A New Report Takes on the Tech Industry's Diversity Problem

Tech companies like Facebook and Google pride themselves on being innovative, but when it comes to hiring practices, these same companies follow a very old playbook: very male, and very White.

That’s a big problem. Open MIC released a report last week called Breaking the Mold that documents the serious lack of diversity in the tech industry. Compared to their presence in the overall labor force, Black people, Latinxs and Native Americans are underrepresented in tech by 16 to 18 percentage points. This disparity is even more evident for women of color: Women hold 25 percent of all computing jobs, yet Black women hold only three percent and Latinas one percent.

Meanwhile, a nearly ubiquitous culture of both implicit and overt discrimination forces people of color to leave the tech industry at more than 3.5 times the rate of White men. Tech workers of color report facing gender and racial stereotyping, being mistaken for custodial staff, being called on to provide more proof of competence than their White peers, etc. Tech workers of color are also promoted less and paid less, with Black and Latinx employees earning on average $3,656 and $16,353 less per year, respectively, than their White peers.

Why should this matter to tech companies? First of all, the report points to clear evidence that lack of racial diversity undermines a company’s financial performance. That means these supposedly innovative, groundbreaking tech companies are leaving money on the table when they fail to break from biased and outdated hiring traditions.

Even more important are the consequences we face as a society. Tech jobs tend to be high-paying and stable, and the absence of people of color in these positions only reinforces the broader racial-wealth gap in the United States.

Moreover, when people of color are left out of the process of building new technology, that technology often harms them. Consider data-monitoring companies that brag about surveilling Black activists; social media platforms like Facebook and Twitter, whose policies fail to protect people of color from harassment; and inherently flawed predictive-policing algorithms that further criminalize Black and Brown communities. And most facial-recognition software can’t recognize Black faces as well as White faces, leading to false positives when police use this technology to identify suspects — and further reinforcing the over-policing of communities of color.

These disturbing examples usually don’t stem from conscious decisions to harm people of color; rather, they’re the outgrowth of an overwhelmingly White industry that’s largely blind to the needs and experiences of Black and Brown people.

None of this is new. In fact, the tech industry has promised for years to make diversity a priority — but so far progress has been meager at best.

Open MIC lays out a series of creative solutions for companies to right this persistent failure, including improving data collection on racial diversity at tech companies, engaging White employees on diversity issues and establishing accountability measures for hiring and compensation.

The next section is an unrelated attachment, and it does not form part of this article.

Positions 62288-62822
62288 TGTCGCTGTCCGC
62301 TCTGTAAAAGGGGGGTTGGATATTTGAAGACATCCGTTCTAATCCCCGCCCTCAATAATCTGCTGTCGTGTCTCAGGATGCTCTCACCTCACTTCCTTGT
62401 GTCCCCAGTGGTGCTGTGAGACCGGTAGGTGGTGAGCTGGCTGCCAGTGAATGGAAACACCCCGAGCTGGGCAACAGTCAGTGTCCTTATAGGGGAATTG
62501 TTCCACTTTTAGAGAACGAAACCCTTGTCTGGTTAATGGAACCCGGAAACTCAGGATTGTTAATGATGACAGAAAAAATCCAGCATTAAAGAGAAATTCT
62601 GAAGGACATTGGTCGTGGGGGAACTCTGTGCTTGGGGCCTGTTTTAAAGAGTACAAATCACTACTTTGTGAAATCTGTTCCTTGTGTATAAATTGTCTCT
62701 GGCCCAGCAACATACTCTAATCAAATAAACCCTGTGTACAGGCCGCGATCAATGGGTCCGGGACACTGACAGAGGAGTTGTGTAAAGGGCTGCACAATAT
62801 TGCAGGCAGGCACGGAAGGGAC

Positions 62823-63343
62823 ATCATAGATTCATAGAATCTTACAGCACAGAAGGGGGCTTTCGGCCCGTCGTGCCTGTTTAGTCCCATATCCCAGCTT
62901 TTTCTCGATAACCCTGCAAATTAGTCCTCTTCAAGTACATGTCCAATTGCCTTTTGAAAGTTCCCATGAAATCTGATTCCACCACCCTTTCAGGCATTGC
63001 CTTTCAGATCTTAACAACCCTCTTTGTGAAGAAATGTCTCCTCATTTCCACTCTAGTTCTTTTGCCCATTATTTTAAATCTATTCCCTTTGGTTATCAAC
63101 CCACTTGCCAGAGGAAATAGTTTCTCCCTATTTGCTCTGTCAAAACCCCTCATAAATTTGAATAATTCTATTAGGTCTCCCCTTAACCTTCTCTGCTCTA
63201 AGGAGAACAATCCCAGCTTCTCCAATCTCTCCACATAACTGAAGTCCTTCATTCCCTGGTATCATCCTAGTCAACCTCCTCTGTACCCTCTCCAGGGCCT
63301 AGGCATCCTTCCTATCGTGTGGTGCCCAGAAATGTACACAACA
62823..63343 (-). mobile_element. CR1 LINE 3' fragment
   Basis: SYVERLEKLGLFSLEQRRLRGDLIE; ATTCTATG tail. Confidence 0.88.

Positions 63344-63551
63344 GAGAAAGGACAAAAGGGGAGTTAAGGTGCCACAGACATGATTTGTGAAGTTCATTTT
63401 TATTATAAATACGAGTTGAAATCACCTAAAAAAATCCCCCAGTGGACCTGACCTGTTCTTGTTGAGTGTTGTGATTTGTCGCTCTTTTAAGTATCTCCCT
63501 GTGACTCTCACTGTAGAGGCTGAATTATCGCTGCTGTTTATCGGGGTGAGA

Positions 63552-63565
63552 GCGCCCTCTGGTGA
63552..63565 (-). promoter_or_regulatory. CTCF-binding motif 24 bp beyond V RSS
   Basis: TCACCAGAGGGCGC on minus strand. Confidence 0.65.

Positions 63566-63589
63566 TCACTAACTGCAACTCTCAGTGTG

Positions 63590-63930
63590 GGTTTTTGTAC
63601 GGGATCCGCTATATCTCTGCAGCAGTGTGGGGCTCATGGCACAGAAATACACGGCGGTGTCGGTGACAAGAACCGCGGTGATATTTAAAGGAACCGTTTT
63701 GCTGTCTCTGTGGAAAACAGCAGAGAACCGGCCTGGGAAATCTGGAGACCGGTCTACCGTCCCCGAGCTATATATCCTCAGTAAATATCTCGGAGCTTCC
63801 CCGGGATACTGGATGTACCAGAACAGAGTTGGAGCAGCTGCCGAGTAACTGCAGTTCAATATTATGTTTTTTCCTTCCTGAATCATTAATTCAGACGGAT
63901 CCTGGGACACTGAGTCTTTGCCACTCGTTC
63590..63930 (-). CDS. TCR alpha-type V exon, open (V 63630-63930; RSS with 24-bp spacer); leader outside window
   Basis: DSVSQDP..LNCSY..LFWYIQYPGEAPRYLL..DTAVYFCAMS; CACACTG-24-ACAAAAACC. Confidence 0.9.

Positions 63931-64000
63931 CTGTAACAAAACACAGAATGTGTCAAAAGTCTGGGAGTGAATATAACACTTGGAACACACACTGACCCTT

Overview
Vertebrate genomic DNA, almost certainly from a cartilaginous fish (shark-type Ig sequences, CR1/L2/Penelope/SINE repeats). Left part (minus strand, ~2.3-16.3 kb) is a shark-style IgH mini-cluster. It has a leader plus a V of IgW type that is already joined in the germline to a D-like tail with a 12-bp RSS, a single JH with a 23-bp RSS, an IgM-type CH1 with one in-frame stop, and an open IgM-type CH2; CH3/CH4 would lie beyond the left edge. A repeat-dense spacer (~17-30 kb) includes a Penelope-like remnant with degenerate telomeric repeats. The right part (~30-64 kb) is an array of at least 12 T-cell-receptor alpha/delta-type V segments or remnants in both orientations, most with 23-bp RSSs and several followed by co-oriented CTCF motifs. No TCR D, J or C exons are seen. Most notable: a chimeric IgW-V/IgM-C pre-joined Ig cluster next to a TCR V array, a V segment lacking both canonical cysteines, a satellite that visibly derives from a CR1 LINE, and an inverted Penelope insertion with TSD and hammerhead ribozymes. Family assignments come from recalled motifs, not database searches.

These are important steps. Solving tech’s lack of racial diversity will require a multi-pronged approach backed up by serious analysis. Breaking the Mold contributes to that critical work.

But tech companies also need to dig deeper and investigate their built-in biases. As the report notes, many tech companies have blamed their diversity failures on an educational-talent pipeline that props up White students while passing over students of color.

While it’s true that educational institutions still have significant room for improvement, recent research shows that the pipeline isn’t the only issue. As Open MIC notes in its report, “Black people and Latinxs now earn nearly eighteen percent of computer science degrees, but still hold barely five percent of tech jobs. For people of color, the ‘right’ education and credentials are no guarantee of a job.”

People of color are in the pipeline, but they aren’t being hired. Most major tech companies look at only a very limited slice of that pipeline: graduates from Stanford, Harvard, UC Berkeley and other highly prestigious institutions.

Tech companies will punt and claim that’s because they’re looking for the best of the best, but there are incredible tech programs at universities across the country that produce outstanding graduates of color — and almost none of them make Facebook’s top recruiting list.

Elite institutions have long legacies of offering students a top-tier education, but those legacies are also mired in systemic racism. Not everyone can afford to attend an elite school, not everyone has access to the classes and tests elite schools require and not everyone can spend summers padding their college applications with unpaid internships. This means that elite schools are disproportionately inaccessible for people of color — regardless of their talent.

When tech companies refuse to broaden their scope of schools, they validate and perpetuate that legacy of discrimination.

Our next generation of tech superstars will come from Stanford, yes, but they will also come from state schools, historically Black colleges, Hispanic-serving institutions, community colleges and tech programs of all shapes and sizes — but only if Silicon Valley embraces the fact that some of the best and brightest may be hiding in its blind spots. Only then will tech companies demonstrate that they’re committed to authentically empowering people of color.

Original photo by Flickr user WOCinTech Chat